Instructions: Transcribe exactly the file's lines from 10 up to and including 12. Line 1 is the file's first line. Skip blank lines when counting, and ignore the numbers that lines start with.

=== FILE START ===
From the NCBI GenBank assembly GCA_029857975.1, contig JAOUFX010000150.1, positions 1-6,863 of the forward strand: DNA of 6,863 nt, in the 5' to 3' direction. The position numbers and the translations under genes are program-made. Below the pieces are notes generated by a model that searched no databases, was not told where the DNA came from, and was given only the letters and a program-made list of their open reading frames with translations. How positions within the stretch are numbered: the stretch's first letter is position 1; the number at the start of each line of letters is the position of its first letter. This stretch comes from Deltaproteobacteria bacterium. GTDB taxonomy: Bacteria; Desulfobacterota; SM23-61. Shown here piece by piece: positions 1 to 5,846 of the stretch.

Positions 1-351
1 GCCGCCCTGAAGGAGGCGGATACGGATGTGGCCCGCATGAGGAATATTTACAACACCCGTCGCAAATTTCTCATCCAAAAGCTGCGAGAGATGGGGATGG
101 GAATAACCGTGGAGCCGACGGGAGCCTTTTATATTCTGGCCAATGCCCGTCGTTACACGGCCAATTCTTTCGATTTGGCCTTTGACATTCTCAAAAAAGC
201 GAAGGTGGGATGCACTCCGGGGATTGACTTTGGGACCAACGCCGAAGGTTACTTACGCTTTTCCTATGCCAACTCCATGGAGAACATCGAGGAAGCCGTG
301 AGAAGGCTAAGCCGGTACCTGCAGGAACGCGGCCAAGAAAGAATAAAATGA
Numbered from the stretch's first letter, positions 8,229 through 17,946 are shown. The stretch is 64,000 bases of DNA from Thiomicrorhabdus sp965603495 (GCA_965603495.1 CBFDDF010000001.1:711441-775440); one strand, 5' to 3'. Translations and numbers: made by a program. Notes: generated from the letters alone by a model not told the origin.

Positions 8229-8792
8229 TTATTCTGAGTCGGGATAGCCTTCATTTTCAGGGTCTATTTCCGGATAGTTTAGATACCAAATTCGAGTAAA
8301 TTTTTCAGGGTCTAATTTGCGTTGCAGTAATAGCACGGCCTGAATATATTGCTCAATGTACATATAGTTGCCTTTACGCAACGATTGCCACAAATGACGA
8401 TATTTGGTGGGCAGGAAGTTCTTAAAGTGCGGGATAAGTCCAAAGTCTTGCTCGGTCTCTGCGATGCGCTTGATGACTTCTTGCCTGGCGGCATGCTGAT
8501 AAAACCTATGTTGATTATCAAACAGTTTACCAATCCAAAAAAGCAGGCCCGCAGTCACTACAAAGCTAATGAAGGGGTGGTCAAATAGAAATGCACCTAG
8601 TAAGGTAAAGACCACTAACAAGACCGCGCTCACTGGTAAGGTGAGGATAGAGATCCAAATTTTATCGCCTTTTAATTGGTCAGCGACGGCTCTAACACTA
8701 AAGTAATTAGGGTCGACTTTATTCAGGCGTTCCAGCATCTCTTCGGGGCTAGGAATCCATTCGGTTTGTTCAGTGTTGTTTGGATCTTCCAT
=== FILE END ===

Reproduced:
8301 TTTTTCAGGGTCTAATTTGCGTTGCAGTAATAGCACGGCCTGAATATATTGCTCAATGTACATATAGTTGCCTTTACGCAACGATTGCCACAAATGACGA
8401 TATTTGGTGGGCAGGAAGTTCTTAAAGTGCGGGATAAGTCCAAAGTCTTGCTCGGTCTCTGCGATGCGCTTGATGACTTCTTGCCTGGCGGCATGCTGAT
8501 AAAACCTATGTTGATTATCAAACAGTTTACCAATCCAAAAAAGCAGGCCCGCAGTCACTACAAAGCTAATGAAGGGGTGGTCAAATAGAAATGCACCTAG